The Hell of Helmet Hair. 5 Ways to Look Your Best.

shutterstock_355729220-x-smallLisa Kyllonen, Content Reporter at Motorcycles OK

“I look my best when I take my helmet off after a long motorcycle ride. I have a glow and a bit of helmet hair.”  Eric Bana (Australian actor and comedian)

As Eric says, a bit of helmet hair is not a bad thing, but it’s not a look that everyone wants. There are also the times the helmet hair look just doesn’t go with your outfit or the occasion. Okay looking hair is a challenge, even in this forgiving business casual environment.

Here’s five ways to look your best.

Number 1 – get a good cut.  This is where a top stylist can help. Tell them you are planning to wear a helmet on a regular basis. Ask them for tricks to “fix” it on the fly and ask them to show you how to style your cut. Then, adjust your riding schedule. i.e. Take your hair product to work. Don’t use it before you leave. The time you save getting ready can be added to arriving a bit early to work. Ladies – ask if your current cut works into a “beachy look”, when needed, as a styling option for your hair.

No surprise for number 2 – wear a hat. Good news. This could also cover up a bad cut. While a perhaps a self-evident suggestion, there are risks doing this. The hat could look worse than your helmet hair or a hat may not suit the occasion. Still, for a casual ride with your buddies, it’s hard to beat.

Number 2a – put sunglasses on your head. This is a measured tactic, especially if it’s sunny out and you are the dork who has sunglasses on their head and not on their eyes. In a pinch, and you forgot your hat, they add some volume to your hairline and distract from your lifeless hair.

Number 3 is for those with long hair – wear a scarf. Think of the 50s’ woman riding in a convertible. That signature cure head–scarf was to keep their curls from flying about. Wrap the whole scarf over your hair under your helmet or fold the scarf into a cute 50s’ inspired headband. Guys reference: Keith Richards, Aston Irwin, or Rafael Nadal. You get the idea.

Covering or masking your bad hair is fine. As noted earlier, many times that just doesn’t suit your final destination. If you commute to work, donning a hat on your arrival likely won’t cut it in a business environment.  Luckily, there are a couple tips from the pros:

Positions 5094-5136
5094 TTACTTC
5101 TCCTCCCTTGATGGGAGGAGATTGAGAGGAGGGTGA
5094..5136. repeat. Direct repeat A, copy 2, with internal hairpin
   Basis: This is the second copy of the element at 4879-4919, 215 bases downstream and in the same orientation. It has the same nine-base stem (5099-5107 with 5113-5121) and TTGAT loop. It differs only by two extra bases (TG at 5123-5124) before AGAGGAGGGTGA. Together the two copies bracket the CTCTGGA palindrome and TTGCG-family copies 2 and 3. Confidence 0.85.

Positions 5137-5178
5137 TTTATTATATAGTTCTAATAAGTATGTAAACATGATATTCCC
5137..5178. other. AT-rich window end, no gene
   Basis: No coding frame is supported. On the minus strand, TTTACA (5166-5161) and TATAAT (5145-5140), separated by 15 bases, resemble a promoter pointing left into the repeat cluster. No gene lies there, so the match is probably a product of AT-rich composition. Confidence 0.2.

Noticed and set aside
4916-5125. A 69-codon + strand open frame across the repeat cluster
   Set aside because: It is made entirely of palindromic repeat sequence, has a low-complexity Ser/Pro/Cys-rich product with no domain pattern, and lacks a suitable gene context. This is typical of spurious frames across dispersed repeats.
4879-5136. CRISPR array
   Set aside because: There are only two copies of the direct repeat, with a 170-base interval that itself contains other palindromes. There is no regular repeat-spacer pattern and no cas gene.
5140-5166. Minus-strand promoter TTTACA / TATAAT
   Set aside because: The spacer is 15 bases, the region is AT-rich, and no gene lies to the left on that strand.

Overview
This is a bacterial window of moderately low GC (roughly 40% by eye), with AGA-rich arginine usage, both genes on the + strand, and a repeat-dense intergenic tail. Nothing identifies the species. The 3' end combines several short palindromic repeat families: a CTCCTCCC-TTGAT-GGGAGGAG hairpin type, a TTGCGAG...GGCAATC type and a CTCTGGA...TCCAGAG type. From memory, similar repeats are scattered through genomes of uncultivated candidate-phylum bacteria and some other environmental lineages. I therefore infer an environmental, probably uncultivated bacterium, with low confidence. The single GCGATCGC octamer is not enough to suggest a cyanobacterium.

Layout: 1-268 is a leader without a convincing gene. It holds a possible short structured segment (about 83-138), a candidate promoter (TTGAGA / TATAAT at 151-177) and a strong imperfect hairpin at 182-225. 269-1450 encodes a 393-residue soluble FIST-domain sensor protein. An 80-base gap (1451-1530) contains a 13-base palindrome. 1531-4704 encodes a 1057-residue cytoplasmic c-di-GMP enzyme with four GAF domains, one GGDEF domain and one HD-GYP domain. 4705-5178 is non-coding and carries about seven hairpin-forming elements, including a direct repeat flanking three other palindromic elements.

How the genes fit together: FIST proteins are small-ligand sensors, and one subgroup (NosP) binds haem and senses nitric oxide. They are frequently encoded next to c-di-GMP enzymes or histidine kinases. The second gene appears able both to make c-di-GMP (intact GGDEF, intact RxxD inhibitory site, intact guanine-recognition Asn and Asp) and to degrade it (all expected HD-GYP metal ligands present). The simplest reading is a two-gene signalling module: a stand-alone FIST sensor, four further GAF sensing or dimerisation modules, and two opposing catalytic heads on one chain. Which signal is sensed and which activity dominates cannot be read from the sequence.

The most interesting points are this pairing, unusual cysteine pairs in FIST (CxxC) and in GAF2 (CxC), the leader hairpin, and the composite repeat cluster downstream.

Number 4 – “energize and comb”. Guys can be a little reluctant to do this, but with practice, it can be a quick dance. And you get used to working with the mirrors on your motorcycle. Follow the instructions from your styling professional. Generally, a short finger scrub of your hair helps break it up. Then with your lightweight brush (more so than a comb) you can casually style it back in place. It won’t be perfect, but it usually won’t be as flat. If you have some water handy, you can add that to the finger scrub to break for some extra temporary hold.

Number 5 – Dry Shampoo. Many stylists call this the miracle worker. Again, follow the instructions from your styling professional. They can set you up with the brand of dry shampoo that works best for you. Some guys like scent free. A quick spritz and a finger scrub and off you go with hair that has some life back into it. You can generally repeat the process over many stops on a longer trip too. The popular look is not to comb it. Just use your fingers to shape it into place. The down side is you are carrying around a can of product, but isn’t looking fabulous worth the extra effort? That wind tousled post-ride bike hair can easily be worked into runway ready hair!

There are a couple honourable mentions. One is to cut your hair so short as to mitigate the helmet hair issue all together. Great, if that’s the general look you like when you aren’t wearing a helmet. Remember, in big hair cases, it can also affect how your helmet fits.The other is to just own your helmet hair. It can be a conversation starter. As Eric says, he likes the after ride glow and helmet hair look. Take this road at your own peril.

Next time: Helmet liners – how not to look like a dork wearing one.

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